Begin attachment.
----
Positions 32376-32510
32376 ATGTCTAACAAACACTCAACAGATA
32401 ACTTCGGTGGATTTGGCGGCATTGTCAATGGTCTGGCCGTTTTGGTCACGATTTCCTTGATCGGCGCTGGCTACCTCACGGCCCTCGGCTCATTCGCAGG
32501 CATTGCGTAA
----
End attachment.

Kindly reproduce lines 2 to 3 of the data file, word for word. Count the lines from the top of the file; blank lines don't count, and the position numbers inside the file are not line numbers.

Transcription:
32376 ATGTCTAACAAACACTCAACAGATA
32401 ACTTCGGTGGATTTGGCGGCATTGTCAATGGTCTGGCCGTTTTGGTCACGATTTCCTTGATCGGCGCTGGCTACCTCACGGCCCTCGGCTCATTCGCAGG